Gathman said Iowa’s unpredictable weather can make on-ground storage a risky proposition. Wind, rain and snow can dismantle tarps and fans used to protect corn. Two Rivers leased space with an end-user in Des Moines to make room for this year’s crop.

Complicating things more is trouble moving grains across the country. Production in the Bakken oil fields has resulted in large demand for locomotives that could be used to move grain. And Iowa and other Midwestern states no longer receive propane that was transported through the Cochin pipeline. It’s been reversed to take products back to the booming oil industry in Canada. The pipeline provided Iowa with about 13 percent of its propane supply.

Deb Grooms, executive director of the Iowa Propane Association, said the Midwest has about 4 million barrels more propane this fall than at the same time last year. It’s slightly above the five-year average. And the industry has added about 900 more rail cars to help meet demand, she said.

Despite the measures, an industry report says possible rail congestion, among other factors, could lead to “continuing market and price volatility” in the Midwest during peak demand periods.

A big factor in whether Iowa again will experience high propane prices is the weather. Heavy demand to dry last year’s crop provided little time for retailers to rebuild inventory before arctic temperatures hit.

Iowa and other states were hit hard early by freezing temperatures, the “polar vortex” that remained for months. Last year was the 25th-coldest in 141 years of record-keeping in Iowa.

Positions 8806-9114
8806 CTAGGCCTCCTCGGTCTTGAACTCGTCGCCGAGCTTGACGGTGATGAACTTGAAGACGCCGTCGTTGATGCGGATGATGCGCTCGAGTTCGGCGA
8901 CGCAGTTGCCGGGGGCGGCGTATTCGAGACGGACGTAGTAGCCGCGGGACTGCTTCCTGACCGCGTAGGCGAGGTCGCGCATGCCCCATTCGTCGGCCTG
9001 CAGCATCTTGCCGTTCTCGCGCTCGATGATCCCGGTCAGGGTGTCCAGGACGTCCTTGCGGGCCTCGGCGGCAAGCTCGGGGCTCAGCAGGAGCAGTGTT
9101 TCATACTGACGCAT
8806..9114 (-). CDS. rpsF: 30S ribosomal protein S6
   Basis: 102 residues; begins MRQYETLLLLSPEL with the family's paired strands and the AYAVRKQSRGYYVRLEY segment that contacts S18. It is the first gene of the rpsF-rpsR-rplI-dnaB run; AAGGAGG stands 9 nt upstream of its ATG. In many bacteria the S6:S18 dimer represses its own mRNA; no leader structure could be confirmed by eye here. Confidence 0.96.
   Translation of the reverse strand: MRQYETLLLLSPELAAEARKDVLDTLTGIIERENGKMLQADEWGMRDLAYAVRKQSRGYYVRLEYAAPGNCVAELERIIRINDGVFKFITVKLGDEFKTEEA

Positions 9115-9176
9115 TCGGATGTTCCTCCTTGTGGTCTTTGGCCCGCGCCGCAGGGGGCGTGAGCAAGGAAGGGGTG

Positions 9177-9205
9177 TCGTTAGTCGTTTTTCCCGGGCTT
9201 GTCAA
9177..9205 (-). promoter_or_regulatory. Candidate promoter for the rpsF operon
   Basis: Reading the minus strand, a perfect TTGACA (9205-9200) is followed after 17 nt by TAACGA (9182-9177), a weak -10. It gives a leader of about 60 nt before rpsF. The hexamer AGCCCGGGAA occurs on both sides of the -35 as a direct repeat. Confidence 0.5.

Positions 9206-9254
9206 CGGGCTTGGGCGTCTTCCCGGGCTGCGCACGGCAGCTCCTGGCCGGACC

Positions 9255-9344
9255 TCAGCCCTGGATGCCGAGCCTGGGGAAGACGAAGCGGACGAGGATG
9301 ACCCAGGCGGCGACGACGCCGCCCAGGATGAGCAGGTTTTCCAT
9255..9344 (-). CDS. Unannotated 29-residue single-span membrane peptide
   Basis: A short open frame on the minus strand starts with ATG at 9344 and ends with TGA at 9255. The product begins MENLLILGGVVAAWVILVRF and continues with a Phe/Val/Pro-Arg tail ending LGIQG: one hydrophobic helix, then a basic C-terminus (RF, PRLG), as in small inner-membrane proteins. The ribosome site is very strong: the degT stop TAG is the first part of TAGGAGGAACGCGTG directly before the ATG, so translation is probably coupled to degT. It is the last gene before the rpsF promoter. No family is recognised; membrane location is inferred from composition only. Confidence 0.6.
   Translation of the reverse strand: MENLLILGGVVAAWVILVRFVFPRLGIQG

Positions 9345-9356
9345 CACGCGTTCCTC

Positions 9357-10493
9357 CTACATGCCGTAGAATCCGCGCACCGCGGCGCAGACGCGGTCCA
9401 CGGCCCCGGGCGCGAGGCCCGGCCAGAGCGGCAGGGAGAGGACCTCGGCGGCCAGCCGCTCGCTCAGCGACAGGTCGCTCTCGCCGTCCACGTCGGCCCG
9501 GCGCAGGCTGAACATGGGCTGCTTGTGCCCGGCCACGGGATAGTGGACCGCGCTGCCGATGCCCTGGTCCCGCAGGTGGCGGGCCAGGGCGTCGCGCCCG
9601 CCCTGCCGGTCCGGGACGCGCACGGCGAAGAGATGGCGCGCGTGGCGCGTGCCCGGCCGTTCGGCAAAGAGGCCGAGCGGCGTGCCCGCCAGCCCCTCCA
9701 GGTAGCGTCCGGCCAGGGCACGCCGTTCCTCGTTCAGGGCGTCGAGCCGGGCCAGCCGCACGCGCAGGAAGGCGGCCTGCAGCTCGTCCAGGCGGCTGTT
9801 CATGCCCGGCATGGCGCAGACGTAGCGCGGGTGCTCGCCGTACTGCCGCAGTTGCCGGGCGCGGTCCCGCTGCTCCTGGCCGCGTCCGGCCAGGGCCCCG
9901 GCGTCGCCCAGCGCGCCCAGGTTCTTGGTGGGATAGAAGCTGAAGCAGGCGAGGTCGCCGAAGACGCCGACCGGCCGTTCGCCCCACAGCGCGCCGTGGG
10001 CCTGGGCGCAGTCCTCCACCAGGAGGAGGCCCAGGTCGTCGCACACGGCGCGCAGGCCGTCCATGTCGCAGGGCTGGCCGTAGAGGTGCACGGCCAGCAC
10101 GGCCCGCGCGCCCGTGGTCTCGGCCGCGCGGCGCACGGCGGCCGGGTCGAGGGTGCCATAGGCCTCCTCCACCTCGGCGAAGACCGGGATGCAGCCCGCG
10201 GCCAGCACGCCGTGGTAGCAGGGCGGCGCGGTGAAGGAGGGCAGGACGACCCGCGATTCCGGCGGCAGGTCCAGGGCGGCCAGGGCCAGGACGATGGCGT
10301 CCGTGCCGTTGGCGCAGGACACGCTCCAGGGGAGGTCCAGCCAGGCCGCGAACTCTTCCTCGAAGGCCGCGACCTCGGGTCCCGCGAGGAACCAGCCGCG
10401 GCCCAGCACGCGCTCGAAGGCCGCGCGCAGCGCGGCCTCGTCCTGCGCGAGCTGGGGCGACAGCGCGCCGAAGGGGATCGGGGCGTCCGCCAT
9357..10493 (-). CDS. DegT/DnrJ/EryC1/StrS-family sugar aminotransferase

The forecast for this winter is mixed, a propane industry report says: The U.S. Energy Information Administration expects a milder winter, while other sources forecast a colder season.

Grooms and Harold Hommes, who tracks fuel prices at the Iowa Department of Agriculture, said Iowa is better prepared for problems. Elevators, farmers and other rural consumers have added propane tanks, and more people have entered into contracts that set the price for fuel, protecting them from spiking winter prices.

Gathman said Two Rivers nearly doubled its propane storage to reduce the potential for price increases for customers. Last year, he said, “the people who could least afford it were the most affected. It was unfortunate.”

One advantage in Iowa, said ISU’s Hurburgh and others: A large portion of Iowa corn and soybeans is consumed within the state - in food, ethanol and biodiesel, and feed for pigs, cattle and chickens - so a large portion doesn’t need to be shipped long distances.

As much as 70 percent of Iowa’s corn crop can be used to make ethanol and other products, Hurburgh said.

That’s good news for farmers, who can be hurt by high transportation prices. It becomes part of the basis - the difference between the cash price a farmer gets at the local elevator and the price at the Chicago Board of Trade. For example, cash prices for corn at Iowa elevators are about 40 to 60 cents lower than the Chicago Board of Trade. The basis is even higher in North Dakota, where the difference is $1 or more because of high transportation costs.

Many Iowa farmers are already struggling to make a profit this year, with corn and soybean prices tumbling 30 percent over the past year.

“There’s nothing to suggest the market will go on a tear and do anything to compensate farmers” for any added transportation costs, Hurburgh said.

Nearmyer, the Monroe farmer, said he’s among those who locked in propane prices. The 53-year-old grows corn and soybeans on about 2,000 acres and runs eight pig confinements with his son-in-law and a cousin.

Propane is key to keeping the animals warm during the winter. “I was pretty concerned about it. I never want to get caught” in high seasonal prices, he said.

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Information from: The Des Moines Register, http://www.desmoinesregister.com